Armor all is a product used to clean the interior of a car. It can be used on leather and plastic. My friend uses it, but not on the steering wheel. He says it makes the steering wheel slippery and difficult to hold on to—especially when making turns. (There’s no sense in increasing the chance of an accident.)
Can you imagine…there are people who object to you washing a car in your driveway? Some HOAs have enforceable rules against it. If you think you’re going to earn extra money detailing cars, you need to have a place you can do it (legally). Weather is also a consideration. Heat, cold, rain, snow, or wind doesn’t make your customers sympathetic: They just want their cars cleaned. My friend is fortunate. He has a barn at the back of his property with running water and a drain in the floor—but he didn’t always live where he does now. When he first started detailing (It wasn’t even called “detailing” back then.), he worked at the curb in front of his house. He doesn’t think there were any covenants against it, but occasionally a neighbor would say something. He says “making nice” rather than being confrontational went a long way to keeping on their good side.
He says that “making nice” is important now, too. He has to compete with larger businesses that present an “image,” have more sophisticated equipment, and faster turn around times. Being friendly and flexible are key to keeping and gaining customers.
Know what your customer wants
Having a reputation for being friendly and flexible may very helpful, but it means that my friend is often asked “Oh, and could you do fill in the blank?”
Of course he has standard levels of service, but since he’s frequently asked to customize or tailor a job, he relies on a checklist with space for notes. He used his computer to make it look professional and prints them out at home. (So that both he and his client have a copy, he uses carbonless carbon paper that he buys at an office supply store.)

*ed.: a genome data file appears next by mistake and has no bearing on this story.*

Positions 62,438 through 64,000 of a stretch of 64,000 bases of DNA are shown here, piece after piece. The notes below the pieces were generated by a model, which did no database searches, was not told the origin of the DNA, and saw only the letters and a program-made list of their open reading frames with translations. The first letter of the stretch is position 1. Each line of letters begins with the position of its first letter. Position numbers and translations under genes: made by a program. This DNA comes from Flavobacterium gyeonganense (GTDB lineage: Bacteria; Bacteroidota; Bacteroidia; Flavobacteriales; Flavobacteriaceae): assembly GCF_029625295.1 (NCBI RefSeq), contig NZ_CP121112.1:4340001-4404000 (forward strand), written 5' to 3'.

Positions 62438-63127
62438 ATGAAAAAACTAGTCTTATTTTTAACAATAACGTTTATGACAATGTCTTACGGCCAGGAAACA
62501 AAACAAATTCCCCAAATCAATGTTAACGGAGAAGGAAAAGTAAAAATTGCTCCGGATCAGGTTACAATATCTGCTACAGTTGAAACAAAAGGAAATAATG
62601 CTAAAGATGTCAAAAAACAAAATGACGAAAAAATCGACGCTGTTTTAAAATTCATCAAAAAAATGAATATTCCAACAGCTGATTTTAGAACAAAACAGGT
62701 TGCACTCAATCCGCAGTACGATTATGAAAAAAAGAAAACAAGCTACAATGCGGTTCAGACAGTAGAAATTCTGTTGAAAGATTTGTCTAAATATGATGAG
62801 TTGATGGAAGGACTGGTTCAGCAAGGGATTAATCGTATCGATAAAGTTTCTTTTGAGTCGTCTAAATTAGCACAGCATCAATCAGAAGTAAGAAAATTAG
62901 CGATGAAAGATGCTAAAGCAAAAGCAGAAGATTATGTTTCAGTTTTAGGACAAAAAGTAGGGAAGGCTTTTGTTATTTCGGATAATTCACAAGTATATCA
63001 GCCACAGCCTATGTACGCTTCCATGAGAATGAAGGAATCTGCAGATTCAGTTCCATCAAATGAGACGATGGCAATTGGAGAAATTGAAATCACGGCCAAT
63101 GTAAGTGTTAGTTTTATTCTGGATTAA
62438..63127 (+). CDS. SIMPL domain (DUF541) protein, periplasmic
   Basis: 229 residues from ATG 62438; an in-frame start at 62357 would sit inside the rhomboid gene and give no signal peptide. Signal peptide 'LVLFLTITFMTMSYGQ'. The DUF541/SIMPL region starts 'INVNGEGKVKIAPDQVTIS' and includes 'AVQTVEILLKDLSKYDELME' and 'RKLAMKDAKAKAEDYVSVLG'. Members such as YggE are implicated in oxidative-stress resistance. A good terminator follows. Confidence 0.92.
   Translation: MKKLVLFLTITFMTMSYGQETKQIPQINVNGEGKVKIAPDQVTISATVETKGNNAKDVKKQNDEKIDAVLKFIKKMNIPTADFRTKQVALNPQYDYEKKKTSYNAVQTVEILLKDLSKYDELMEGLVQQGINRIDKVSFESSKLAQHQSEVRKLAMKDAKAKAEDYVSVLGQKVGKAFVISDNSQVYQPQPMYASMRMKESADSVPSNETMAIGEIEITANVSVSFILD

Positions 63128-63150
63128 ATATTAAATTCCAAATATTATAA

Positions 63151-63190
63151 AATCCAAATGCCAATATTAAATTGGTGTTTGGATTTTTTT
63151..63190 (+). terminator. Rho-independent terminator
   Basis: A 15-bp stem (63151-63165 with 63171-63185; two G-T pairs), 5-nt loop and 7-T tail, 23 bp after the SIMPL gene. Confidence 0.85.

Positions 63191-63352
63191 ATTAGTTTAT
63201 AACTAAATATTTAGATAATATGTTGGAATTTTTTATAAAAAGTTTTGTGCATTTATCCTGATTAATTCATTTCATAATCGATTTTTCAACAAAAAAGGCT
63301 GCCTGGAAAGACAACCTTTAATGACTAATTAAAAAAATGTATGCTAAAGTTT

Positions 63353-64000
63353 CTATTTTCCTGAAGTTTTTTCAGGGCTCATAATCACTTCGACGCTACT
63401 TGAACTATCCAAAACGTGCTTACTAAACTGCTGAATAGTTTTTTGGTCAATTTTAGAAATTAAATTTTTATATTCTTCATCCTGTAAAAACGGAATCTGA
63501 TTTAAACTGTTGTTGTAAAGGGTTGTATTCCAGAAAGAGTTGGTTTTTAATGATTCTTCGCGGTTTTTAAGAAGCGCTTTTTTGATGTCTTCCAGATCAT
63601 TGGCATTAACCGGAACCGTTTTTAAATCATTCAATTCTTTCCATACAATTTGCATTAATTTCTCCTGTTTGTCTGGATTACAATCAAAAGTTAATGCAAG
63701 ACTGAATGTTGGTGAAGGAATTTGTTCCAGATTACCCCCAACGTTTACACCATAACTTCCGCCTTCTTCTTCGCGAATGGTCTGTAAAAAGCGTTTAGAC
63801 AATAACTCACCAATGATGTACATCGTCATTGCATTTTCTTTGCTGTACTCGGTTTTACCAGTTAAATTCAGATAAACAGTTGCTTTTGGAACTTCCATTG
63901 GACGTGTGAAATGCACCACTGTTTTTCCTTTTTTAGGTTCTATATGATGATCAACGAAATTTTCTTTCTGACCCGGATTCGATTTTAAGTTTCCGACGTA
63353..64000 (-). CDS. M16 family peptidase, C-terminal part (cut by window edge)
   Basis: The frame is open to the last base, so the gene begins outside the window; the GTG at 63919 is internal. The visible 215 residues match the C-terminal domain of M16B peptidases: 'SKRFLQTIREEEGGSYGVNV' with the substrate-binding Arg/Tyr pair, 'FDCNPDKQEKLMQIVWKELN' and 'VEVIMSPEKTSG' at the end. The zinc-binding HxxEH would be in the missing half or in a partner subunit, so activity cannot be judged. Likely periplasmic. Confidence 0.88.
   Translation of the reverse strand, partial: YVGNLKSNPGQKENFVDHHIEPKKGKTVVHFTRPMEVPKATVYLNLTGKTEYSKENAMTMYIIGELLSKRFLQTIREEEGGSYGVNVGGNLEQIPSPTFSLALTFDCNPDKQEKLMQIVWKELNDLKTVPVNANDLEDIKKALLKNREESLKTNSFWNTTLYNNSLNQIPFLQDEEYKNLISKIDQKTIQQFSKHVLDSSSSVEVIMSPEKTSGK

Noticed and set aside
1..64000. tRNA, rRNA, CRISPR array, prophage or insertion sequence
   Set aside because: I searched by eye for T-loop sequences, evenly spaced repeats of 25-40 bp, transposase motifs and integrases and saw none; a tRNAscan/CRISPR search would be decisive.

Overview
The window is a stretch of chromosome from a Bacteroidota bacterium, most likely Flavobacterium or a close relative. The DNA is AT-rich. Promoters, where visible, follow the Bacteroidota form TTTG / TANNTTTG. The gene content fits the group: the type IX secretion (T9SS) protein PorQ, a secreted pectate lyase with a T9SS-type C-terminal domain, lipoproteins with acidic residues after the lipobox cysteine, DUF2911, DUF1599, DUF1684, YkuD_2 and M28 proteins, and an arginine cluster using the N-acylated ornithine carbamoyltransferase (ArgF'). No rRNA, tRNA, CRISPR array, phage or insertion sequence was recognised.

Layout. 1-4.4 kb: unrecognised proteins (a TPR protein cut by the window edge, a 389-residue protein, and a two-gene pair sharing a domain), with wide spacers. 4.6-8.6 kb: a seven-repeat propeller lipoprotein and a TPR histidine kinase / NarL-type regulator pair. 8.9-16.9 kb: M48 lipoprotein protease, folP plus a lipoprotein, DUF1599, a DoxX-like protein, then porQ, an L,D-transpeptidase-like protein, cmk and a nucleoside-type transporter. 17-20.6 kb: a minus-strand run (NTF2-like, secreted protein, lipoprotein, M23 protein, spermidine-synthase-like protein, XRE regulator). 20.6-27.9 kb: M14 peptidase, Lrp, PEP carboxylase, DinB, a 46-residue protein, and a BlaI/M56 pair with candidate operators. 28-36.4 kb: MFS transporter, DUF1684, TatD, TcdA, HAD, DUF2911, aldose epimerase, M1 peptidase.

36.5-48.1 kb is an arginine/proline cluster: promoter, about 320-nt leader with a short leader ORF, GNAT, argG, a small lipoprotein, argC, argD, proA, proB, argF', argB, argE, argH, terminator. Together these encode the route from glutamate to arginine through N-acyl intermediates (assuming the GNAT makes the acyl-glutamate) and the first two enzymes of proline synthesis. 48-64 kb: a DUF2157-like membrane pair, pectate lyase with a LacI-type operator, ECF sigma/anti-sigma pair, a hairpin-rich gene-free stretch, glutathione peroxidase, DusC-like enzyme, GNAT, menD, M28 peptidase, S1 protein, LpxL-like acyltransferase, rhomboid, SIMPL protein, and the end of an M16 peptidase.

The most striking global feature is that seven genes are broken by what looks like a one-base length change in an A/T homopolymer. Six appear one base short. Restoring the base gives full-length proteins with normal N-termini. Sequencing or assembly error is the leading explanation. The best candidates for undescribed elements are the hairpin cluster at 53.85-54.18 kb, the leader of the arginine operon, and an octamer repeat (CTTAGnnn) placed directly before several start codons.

A checklist does make you look more professional and gives customers a sense you care about what you’re doing, and you don’t have to keep all the information constantly running through your mind.
Also, if you and the customer together go through the checklist, there is a good chance a slight bond will form between you and that’s not a bad thing at all. (Ok—I have to admit, this last thought is mine. My friend didn’t say this, but it is true.)
The notes section on the checklist is just as important as the list of standard services. It’s where you can make a record of any special instructions your client gives you—like what to do with the stuff (trash?) in the trunk or that he’d like you to stop at a parts store and pick up and install a new set of windshield wipers. Since you each have a copy of the checklist there will be no question as to what work is to be done.
Know how much you will charge
When it’s time to give your customer a price for your services, no one wants to hear, ‘it will cost about” or “in the neighborhood of.” Customers want to know exactly how much your service is going to cost and there should be no surprises. You give them a price and that is what you should expect to be paid. There should be a place for this figure on the checklist.
You should be very familiar with your price break downs since the charges for any extra services will have to be added in. Also, a customer might ask you if they could get a break in price if they really didn’t want some facet of your standard service. If your answer is affirmative you’ll want to note that also.
I haven’t given you a step by step plan for getting into this business. My friend and I didn’t go that far in our conversation. I just wanted to present some aspects of a side hustle someone has turned into a lucrative endeavor: My friend says it’s work, but very doable to earn extra money detailing cars.